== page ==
Word Medicine

Writing and Healing: exploring the art of healing and the healing of art

Appearance and Reality February 28, 2012

Filed under: Stories — saratbaker @ 5:20 pm
Tags: , , , ,

A story is just what happens.  One thing after the other.

The day before Valentines Day, my friend Susie’s mom, Cessie, collapsed.  Susie’s voice on the phone, tremulous, “Do you have any time to come over?”  I went to find Cessie on the kitchen floor propped up against the fridge. The cold gray light of February fell over her. She gave me a wan smile, her brown eyes rueful.  Her color was pretty good.  I sat on the kitchen floor with her, eating oranges.  Then we managed to her her scooted on a towel to the living room, where she struggled mightily and finally was able to sit on the couch.  Susie was in turns, loving, playful, angry.  Who can blame her?  Cessie was brave and dignified, despite it all.  Despite being seen in all her vulnerability.

Then I went to physical therapy, where, as I waited, I saw a girl with heavy makeup scrolling through her iPhone, slumped in a chair, looking bored.  I gave her a sidelong glance–the usual clientel here is over 50.  I wondered at her make-up, so masklike-and tedious to apply, and heavy eyeliner seemed to be making a comeback. Why, I thought?  I’d never been able to master the stuff.  I realized I’d left home  without a swipe of powder or lipstick….oh well. I was called in for my treatment, and when it was over, I walked through a room where I saw the girl again, on her knees, fastening a young man’s prosthetic lower leg.  She finished, and lovingly smoothed his khakis and rose.  The two of them turned their beautiful smooth young faces to the exit.  He walked just fine, no one would have suspected his foot was missing.  They looked whole, young, insouciant.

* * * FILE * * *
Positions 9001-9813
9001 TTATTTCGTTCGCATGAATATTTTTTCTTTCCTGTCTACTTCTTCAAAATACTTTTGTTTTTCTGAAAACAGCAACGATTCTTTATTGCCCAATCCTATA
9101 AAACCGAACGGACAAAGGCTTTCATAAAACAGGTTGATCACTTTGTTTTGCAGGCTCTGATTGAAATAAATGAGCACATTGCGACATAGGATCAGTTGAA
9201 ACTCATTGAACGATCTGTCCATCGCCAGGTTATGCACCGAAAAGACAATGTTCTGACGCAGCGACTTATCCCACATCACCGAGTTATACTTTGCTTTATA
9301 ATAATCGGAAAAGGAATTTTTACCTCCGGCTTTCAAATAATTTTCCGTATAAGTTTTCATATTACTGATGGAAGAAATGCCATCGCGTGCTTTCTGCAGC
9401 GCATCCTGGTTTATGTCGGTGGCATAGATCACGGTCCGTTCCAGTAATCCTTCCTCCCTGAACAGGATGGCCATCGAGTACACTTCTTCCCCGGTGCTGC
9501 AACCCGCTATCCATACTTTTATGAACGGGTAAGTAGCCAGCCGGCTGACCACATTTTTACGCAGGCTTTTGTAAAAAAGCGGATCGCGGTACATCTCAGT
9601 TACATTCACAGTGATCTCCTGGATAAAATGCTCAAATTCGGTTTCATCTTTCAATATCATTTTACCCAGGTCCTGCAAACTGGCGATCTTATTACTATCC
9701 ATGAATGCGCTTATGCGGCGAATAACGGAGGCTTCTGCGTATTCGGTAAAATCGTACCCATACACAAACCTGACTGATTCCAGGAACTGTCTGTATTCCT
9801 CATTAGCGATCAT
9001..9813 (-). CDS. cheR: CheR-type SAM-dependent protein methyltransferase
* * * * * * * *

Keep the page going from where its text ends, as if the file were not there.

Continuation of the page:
Then I went to get Valentine cards.  I can’t stand for very long–something called orthostatic intolerance–and yet I did, growing fainter and fainter.  I finally scored a great card for my son, and an acceptable one for myhusband.  But while I was doing this, a young white woman wearing a red Kroger apron, read cards to a young black man with braided hair, chains, and carefully slouchy rapper clothes.  She questioned him gently on the kinds of sentiments he’d like.  He glanced around nervously, gestured with his hand, mumbled something I couldn’t hear.  She plucked a few more cards, “Okay, let’s try this,” she said, reading aloud the corny sentiments.    Then a large black man in a wheelchair rolled by, dressed all in red, including a red baseball cap and stopped to look for cards.  An older white woman, the pleasant kind of older woman no one notices, stood looking for cards.  She excused herself to walk around the black man, and began to talk with him about her husband, who was also in a wheelchair.  The two of them bantered, with loud peals of laughter coming from the man, the older woman  holding her middle and saying, “that’s so true, darling, you know.”   Finally she sayed, “Well, God bless you,” as he turned to leave, leaving him giggling.

And so it goes.  I thought about the assumptions we make about other people, and how they are almost always wrong.  I thought of Cessie’s dignity and Susie’s fortitude, and of how easily I had dismissed the fiercely casual young woman.  I though about the signals our presentation sends, whether heavy make-up or none, a gangsta outfit, or a bright red baseball cap, of how we put our armor on to step out into a hostile world, only to find, at least in the card aisle at Kroger  the day before Valentines–it isn’t that hostile at all.

 

 
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